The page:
I admit to occasionally feeling the same. Keeping within the angling context, what meaning is there in pursuit of the most and largest fish? What is gained in that endeavor, and is that vanity the reason I feel dissatisfied on occasion? Non-anglers would likely state their belief that fishing is indeed a vain and futile action… but then, they’ve never tried fly fishing.
You can see Solomon’s point that continued pursuit of an earthly goal can never satisfy us. Without God in our lives, we become self-centered creatures living to attain our own man-made goals that, much like fishing destinations, grow old and unsatisfying with time. Eventually, time runs out, we die, and the world turns, turns, turns.
But there is hope. If not the worldly stuff “under the sun,” what is a worthy pursuit in our lives? I submit being reunited and reconciled with God, through Jesus Christ, is the ultimate purpose in our lives. In Ecclesiastes 3:9-22, Solomon goes on to tell us that God controls His world, not us. Everything we experience He designed to direct us toward Him. He is the answer to our desires, not the earthly stuff “under the sun,” for it is all temporal. Then, in Ecclesiastes 12:13-14, Solomon delivers his final advice for an eternally happy life:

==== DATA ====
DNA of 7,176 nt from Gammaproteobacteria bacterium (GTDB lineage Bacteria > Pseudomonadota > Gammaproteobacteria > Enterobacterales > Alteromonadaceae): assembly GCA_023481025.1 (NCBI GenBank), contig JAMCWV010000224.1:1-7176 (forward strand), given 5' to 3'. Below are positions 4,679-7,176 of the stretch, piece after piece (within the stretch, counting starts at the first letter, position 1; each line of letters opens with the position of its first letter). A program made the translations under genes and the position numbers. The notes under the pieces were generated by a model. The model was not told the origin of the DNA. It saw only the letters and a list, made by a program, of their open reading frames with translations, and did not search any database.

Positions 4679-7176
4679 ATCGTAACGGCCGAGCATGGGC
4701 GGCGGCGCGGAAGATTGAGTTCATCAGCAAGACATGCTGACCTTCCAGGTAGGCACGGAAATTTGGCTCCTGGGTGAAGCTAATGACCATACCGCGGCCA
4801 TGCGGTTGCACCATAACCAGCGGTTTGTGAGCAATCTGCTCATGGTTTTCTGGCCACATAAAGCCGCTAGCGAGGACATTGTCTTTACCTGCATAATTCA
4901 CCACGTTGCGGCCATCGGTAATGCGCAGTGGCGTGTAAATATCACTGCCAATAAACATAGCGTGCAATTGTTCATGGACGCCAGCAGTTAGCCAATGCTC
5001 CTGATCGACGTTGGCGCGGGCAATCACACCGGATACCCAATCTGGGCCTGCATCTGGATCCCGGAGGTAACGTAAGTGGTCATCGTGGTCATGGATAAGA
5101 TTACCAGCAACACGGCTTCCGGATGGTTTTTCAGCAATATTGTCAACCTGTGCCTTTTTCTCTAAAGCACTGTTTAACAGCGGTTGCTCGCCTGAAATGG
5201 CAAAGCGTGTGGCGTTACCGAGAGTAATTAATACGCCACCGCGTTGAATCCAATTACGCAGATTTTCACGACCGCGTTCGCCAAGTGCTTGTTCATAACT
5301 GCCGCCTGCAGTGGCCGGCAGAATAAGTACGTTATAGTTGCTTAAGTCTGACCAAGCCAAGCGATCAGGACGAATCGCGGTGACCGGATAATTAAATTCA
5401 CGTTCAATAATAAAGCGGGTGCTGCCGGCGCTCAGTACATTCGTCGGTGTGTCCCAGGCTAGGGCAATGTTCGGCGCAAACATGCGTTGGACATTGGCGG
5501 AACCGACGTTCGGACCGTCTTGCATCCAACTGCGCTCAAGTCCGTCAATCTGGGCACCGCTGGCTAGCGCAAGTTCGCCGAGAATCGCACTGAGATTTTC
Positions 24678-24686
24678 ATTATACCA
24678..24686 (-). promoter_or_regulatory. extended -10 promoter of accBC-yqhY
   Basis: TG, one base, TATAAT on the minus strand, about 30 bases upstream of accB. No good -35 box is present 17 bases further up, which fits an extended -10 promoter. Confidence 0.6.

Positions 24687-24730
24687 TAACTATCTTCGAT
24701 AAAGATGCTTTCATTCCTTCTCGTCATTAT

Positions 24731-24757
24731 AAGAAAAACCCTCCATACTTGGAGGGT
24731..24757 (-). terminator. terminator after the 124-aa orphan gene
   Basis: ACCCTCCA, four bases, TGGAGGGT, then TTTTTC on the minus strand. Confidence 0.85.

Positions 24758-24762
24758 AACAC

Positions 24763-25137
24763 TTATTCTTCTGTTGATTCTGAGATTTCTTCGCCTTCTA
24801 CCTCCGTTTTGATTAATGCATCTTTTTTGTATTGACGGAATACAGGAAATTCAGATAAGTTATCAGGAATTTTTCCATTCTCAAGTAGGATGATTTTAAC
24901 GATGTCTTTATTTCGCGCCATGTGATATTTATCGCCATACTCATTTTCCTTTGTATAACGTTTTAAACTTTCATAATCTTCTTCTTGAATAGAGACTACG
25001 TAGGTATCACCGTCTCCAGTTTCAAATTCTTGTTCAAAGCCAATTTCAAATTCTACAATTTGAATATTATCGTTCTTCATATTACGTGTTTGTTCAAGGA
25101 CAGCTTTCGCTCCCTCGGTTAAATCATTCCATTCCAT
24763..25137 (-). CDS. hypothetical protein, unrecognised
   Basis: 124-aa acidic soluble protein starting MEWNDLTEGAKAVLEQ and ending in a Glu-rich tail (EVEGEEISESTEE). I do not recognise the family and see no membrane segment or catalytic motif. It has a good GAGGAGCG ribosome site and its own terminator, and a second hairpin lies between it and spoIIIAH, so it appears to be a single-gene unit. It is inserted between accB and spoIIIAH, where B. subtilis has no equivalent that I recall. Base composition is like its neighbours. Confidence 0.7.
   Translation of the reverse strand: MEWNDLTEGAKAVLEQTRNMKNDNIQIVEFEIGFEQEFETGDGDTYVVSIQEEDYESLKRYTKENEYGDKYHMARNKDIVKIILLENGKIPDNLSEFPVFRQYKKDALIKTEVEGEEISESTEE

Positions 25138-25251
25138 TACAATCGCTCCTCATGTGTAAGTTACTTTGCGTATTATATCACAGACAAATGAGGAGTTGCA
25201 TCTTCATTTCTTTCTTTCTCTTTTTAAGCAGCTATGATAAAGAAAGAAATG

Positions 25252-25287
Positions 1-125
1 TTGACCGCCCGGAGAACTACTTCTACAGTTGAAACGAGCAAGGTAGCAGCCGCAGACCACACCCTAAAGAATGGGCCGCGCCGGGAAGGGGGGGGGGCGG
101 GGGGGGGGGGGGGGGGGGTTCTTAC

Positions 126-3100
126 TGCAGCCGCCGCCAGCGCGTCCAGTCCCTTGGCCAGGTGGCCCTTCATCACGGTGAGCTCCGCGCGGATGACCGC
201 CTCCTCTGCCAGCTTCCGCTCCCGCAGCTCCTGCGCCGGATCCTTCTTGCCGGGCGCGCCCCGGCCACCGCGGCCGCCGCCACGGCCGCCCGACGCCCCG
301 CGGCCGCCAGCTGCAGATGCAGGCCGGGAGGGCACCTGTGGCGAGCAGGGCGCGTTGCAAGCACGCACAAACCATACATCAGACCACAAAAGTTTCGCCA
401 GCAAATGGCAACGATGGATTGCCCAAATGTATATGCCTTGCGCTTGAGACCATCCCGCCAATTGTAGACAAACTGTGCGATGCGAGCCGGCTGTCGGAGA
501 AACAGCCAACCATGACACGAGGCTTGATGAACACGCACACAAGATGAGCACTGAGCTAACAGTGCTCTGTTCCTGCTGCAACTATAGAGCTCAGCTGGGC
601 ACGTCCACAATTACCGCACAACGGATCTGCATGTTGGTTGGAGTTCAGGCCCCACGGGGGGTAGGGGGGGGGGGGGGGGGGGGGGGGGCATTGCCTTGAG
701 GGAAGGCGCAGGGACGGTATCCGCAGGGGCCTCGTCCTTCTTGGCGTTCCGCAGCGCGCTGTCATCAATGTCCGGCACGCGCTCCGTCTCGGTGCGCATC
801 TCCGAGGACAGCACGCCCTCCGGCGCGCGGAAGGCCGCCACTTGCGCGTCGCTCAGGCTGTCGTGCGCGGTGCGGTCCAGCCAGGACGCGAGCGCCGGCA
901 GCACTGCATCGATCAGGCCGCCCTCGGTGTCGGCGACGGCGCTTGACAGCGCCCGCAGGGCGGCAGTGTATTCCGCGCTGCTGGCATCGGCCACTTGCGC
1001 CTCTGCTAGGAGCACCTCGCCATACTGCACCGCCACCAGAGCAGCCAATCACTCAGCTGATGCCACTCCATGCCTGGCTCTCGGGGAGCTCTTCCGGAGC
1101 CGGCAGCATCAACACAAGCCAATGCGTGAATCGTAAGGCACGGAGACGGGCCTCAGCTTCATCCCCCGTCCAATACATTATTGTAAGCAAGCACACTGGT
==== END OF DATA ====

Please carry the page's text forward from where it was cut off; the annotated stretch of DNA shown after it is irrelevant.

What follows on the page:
Now all has been heard; here is the conclusion of the matter: Fear God and keep his commandments, for this is the duty of all mankind.
For God will bring every deed into judgment, including every hidden thing, whether it is good or evil.
Our first step must be belief in God the creator. Our lives are destined to remain unsatisfying apart from our recognition of God’s intervention, His divine plan. It only remains to be seen whether we will place our trust in Him, rather than our vain and futile hands. Once we do that, we are freed to enjoy all the pleasures He has created for us to experience in this temporary world. That’s what enables me to enjoy any day in nature, soaking in His creation, regardless of my earthly human perception of the quality of the fishing.